My second question relates to the time after the Swedish NATO membership has been secured. What follows is that both countries will become fully integrated into the structures of the alliance and they form a common space in all military planning. Does this mean that there is still room for bilateral initiatives? I believe that there should be because I am sure that NATO does not have the answer to all questions with relevance for our security.

Sweden will gradually catch up with Finland in the fields of civil preparedness and training of conscripts serving as reservists. Hopefully, the authorities will seize the opportunity to streamline procedures and procurement along and above the rules of the alliance. One-sided reliance on the alliance is not wise – wisdom is to accept that our countries remain first-hand responsible for their national defence.

2022, the historical year of change, brought our countries together but it also revealed some differences. A respectable section of the Swedish population considered the long history of military non-alignment as an integral part of the national heritage and appreciated the image of Sweden as a global peacemaker with a humanitarian mission. Joining a defence alliance is seen by some as break not only with the past, but also with a lesser role for Sweden in the global community.

Finland, on the other hand, made a quick and rather effortless policy change, much rooted in historical and wartime experience.

It remains to be seen if this difference in accepting the inevitability of change will reflect on coming foreign policy making. Before 2022, I maintained that, eventually, successful defence cooperation between our two countries will demand some level of foreign policy coordination. Both in theory and practice it is difficult to imagine obvious discrepancies between policies in these fields.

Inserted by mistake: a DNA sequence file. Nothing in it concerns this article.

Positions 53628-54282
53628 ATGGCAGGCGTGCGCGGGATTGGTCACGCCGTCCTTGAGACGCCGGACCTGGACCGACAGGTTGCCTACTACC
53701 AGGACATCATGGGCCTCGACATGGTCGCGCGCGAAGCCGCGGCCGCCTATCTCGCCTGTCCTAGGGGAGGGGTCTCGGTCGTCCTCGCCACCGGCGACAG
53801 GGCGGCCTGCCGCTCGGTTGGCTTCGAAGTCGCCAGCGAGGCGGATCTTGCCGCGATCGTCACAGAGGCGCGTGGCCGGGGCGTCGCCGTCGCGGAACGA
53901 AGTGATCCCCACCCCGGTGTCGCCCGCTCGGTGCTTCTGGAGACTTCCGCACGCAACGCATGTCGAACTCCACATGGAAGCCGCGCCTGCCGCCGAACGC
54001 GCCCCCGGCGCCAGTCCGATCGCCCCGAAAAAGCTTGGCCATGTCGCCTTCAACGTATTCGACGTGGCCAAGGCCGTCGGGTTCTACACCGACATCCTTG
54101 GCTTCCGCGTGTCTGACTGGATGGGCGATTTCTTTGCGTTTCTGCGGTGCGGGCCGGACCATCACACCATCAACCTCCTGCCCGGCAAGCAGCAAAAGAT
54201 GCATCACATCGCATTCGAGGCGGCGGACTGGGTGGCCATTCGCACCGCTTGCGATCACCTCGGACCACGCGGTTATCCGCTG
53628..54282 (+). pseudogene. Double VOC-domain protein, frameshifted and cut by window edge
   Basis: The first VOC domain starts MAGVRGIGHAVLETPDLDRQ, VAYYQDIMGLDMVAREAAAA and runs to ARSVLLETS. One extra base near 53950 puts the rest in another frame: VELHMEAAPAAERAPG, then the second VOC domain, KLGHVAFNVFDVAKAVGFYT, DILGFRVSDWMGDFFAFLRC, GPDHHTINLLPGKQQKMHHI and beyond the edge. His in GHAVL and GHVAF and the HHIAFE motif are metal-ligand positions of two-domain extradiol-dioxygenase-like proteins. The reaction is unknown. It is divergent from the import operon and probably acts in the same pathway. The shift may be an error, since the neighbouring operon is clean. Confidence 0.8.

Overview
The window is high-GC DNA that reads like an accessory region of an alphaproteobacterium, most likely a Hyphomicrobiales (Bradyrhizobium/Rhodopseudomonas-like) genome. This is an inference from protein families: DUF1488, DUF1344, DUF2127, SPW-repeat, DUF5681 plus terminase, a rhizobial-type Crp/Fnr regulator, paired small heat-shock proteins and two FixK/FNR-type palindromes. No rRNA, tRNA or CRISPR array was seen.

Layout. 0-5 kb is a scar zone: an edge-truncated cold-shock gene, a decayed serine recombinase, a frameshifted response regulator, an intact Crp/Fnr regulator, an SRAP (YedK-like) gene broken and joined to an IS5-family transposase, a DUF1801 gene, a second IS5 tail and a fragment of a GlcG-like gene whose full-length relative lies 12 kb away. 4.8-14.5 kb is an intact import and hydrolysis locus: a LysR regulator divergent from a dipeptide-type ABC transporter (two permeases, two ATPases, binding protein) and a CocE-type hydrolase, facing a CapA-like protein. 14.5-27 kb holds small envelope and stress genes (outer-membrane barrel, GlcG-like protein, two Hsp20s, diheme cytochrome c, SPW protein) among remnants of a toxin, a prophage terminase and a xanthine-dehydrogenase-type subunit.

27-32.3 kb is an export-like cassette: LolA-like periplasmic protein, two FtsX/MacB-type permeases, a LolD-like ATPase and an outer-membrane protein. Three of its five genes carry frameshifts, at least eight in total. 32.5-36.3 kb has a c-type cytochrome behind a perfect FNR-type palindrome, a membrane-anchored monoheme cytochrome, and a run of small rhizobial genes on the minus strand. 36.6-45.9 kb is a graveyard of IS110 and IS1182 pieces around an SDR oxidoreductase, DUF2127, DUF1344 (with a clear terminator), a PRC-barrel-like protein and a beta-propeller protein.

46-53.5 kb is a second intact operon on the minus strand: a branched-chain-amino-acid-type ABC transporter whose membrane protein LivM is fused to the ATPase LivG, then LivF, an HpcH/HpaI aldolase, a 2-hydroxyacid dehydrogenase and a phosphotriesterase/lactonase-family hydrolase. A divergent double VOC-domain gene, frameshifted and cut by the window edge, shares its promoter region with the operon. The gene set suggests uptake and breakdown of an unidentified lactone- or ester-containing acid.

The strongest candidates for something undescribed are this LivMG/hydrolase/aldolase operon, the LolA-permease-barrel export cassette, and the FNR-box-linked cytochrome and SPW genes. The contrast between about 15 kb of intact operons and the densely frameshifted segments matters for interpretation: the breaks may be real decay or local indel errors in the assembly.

When the Swedish NATO membership is completed, this issue will come to the fore. Even though it has become harder to point at big foreign policy differences, it seems rational that we consult both within EU and NATO in a systematic way. Preferably, also Norway should be part of such close consultations – our cooperation in the north is something which must give an impetus to a closer relationship when we all three countries are members of the same alliance.

HT

By Pär Stenbäck
Author Pär Stenbäck is a Minister and Chair of the New Foreign Policy Society of Finland


Pär Stenbäck is a former Finnish politician who has been an MP, Minister of Education, and of Foreign Affairs in the years before 1985. For a period of twenty years, he held leading positions in the Red Cross movement, among these as Secretary-General of the International Federation of Red Cross and Red Crescent Societies (Geneva). He is a founding member of ICG and the European Cultural Parliament ECP. He received the honorary title as Minister in 1999. Today he is chairing the New Foreign Policy Society in Finland (NUPS) since 2017. He contributes regularly to news media.